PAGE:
My favourite musical is probably The Phantom of the Opera by Andrew Lloyd Webber. I’ve listened to the orginal CD recording countless times, visited the German production in Hamburg with my mother many years ago and saw the movie in the cinema and on DVD.
Last Saturday Silke and I went to London with two friends from Germany. This trip was only possible thanks to Andy and Michelle who kindly offered to watch our puppy Vader for the day. The highlight of our visit was clearly watching The Phantom of the Opera life on stage. This musical is still shown at Her Majesty’s Theatre where it has been running continuously since it first opened in 1986.
The show was absolutely brilliant all the way from the first note of the overture to the great finale. I was especially impressed by Gina Beck who played Christine Daaé. She has a truly amazing voice and her rendition of the song The Phantom of the Opera was probably the best I’ve heard since Sarah Brightman’s performance on the original CD recording.
It was a truly unforgettable evening for all of us. And I’m looking forward to the next musical that we will enjoy life on stage.
As I already liked its prequel I was looking forward to the release of Assassin’s Creed II. It continues the story of Desmond Miles who got involved in a war between two secret organisations, the Assassins and the Templars. Once again Desmond uses a machine called the Animus to relive the memories of one of his ancestors.
The basic course of the game hasn’t changed since the first game. You control a character who moves in a three dimensional landscape resembling historic sites. This time the story line takes you to Italy in the late 15th century where you guide an assassin going by the name of Ezio Auditore during his search for the murderers of his father and brothers.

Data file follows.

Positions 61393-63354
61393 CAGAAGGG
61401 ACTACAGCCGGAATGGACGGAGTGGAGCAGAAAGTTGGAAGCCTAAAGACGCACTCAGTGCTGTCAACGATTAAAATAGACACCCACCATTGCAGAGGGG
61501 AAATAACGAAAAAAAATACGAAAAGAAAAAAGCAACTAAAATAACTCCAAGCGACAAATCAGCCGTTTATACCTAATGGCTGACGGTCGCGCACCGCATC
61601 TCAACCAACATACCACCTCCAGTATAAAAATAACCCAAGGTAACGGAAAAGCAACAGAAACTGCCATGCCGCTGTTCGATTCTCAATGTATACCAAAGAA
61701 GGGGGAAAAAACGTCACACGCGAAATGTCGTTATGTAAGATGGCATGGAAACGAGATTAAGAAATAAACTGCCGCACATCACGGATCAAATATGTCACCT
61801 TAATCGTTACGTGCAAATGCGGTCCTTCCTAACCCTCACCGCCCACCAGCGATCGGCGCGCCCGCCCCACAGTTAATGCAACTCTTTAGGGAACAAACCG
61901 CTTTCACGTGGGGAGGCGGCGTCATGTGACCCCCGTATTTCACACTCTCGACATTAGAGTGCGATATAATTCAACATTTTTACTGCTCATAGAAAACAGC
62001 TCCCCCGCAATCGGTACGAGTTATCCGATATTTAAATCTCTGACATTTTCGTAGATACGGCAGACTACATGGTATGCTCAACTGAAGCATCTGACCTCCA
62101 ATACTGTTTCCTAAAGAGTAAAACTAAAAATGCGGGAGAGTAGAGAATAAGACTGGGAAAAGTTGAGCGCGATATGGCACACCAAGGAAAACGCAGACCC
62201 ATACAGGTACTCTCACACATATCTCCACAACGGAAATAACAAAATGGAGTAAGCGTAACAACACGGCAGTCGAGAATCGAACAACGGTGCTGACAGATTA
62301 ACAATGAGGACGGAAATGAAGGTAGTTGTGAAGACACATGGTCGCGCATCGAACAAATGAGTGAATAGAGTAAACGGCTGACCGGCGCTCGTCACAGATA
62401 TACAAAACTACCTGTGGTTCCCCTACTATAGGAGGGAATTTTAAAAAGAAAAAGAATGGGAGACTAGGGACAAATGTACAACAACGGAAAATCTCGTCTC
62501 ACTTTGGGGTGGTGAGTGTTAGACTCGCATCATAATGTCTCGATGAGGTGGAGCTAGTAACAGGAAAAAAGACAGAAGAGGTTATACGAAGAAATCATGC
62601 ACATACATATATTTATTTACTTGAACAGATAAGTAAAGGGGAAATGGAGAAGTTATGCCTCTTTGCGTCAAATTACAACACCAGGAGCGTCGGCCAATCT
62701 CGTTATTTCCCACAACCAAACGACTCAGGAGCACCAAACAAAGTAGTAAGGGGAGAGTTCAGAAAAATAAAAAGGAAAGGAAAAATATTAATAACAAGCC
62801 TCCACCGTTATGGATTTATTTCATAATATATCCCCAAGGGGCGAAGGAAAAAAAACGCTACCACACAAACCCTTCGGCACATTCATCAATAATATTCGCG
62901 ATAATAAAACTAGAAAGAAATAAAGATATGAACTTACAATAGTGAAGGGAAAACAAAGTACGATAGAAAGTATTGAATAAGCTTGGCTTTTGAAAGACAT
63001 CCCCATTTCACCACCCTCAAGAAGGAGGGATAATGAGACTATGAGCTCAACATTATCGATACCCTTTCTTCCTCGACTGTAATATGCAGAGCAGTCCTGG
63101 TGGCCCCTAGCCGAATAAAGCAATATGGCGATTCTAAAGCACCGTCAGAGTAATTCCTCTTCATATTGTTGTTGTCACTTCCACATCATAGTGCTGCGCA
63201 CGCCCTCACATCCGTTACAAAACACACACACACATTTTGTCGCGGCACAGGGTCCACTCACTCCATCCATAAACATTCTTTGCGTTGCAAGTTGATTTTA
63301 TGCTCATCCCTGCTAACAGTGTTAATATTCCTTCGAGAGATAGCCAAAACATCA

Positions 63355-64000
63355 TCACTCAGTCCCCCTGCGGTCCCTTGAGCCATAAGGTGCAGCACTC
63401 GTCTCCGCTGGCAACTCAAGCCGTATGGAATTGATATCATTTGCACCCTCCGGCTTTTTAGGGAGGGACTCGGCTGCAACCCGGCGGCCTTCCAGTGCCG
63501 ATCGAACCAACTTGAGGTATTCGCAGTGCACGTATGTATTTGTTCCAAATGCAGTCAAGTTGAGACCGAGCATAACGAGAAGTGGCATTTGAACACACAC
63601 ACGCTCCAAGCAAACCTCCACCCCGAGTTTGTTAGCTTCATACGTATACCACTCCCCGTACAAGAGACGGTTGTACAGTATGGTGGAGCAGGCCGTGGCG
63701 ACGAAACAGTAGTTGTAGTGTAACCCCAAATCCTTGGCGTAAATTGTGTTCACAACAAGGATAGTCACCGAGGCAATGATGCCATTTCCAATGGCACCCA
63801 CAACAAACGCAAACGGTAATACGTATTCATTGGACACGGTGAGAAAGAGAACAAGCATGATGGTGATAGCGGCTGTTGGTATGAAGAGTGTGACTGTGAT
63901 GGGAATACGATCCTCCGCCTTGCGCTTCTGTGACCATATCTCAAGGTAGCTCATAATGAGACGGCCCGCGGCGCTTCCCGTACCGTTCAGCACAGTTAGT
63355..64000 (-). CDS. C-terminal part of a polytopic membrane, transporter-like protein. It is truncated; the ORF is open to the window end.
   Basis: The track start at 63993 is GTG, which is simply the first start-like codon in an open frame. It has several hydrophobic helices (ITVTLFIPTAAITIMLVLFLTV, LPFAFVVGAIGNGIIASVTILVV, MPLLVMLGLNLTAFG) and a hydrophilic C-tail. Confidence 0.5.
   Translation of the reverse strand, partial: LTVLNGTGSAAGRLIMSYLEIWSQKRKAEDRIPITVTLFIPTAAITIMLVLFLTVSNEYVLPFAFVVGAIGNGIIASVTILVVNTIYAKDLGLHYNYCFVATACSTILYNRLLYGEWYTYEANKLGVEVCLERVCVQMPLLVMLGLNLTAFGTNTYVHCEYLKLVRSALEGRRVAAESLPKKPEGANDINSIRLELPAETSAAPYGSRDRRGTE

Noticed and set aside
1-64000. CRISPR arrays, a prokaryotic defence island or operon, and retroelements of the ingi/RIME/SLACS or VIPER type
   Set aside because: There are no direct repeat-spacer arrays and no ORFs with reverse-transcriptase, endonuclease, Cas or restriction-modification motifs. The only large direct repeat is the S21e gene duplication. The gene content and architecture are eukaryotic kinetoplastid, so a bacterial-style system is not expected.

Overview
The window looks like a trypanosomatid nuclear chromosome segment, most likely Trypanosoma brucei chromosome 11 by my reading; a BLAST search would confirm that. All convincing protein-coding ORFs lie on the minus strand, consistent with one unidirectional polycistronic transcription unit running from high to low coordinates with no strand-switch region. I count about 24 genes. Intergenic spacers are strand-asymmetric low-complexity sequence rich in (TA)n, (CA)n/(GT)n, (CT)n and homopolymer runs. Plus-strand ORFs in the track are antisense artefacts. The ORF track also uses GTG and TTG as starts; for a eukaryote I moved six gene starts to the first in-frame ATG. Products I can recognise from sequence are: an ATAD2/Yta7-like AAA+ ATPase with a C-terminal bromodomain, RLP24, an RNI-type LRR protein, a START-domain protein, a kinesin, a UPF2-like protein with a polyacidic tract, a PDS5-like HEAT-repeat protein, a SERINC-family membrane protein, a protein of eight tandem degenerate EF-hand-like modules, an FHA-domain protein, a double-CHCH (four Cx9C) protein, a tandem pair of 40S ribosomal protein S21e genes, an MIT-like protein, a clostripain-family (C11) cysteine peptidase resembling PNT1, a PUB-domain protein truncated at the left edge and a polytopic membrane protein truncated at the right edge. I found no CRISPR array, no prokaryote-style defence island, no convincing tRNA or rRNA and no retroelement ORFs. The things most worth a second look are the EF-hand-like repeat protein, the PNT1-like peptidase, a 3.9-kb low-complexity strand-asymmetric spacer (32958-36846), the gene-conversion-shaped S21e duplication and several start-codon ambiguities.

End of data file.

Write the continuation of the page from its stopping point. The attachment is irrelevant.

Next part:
The game retained all the advantages of its prequel:
- Brilliant graphics, especially the virtual Venice is worth seeing.
- Cities full of people who socially interact with your character.
- A fighting system well-balanced between challenge and fairness.
- A fascinating storyline.
The designers also got rid of the annoying parts:
- No more investigation phases to unlock main missions.
- Collecting flags is (mostly) gone.
- No tedious horse riding through a landscape full of aggressive, respawning soldiers.
- The interruptions by the plot taking place in the present time are less frequent and less irritating.
New elements make the game even more interesting:
- The goal of the main missions vary to some degree. Dispatching an enemy is often not good enough. You e.g. need to follow him to a secret meeting without being discovered first.
- Treasure hunts in dungeons which require expert climbing and careful jumping pay homage to Tomb Raider.
- Running the Auditore family’s countryside villa introduces an admittedly very simple economic simulation into the game.
- The ability to buy weapons, armour and other equipment or get extra training for money adds elements of a role-playing game.
All in all Assassin’s Creed II provides hours of fun with just the right level of difficulty accompanied by an entertaining story. I’m already looking forward to the third part of the series.
The justice systems is sometimes hard to comprehend. Criminals walk free, politicians don’t even get charged with anything and people downloading music from the Internet are treated like dangerous criminals.
Law Abiding Citizen tells the story of a man who feels betrayed by the justice system after the murderer of his wife and daughter walks free due to a deal with the district attorney. He takes justice in his own hands and doesn’t only go after the criminals but also after the people who failed to prosecute the culprits.
The movie is a well done thriller. The main character Clyde Shelton is terrifying and likeable at the same time, hero and villain in one person. Gerard Butler‘s performance in this role is excellent. He manages to engage sympathy for a stone-cold killer.
If you like a good thriller with action and an original story you don’t to want miss Law Abiding Citizen.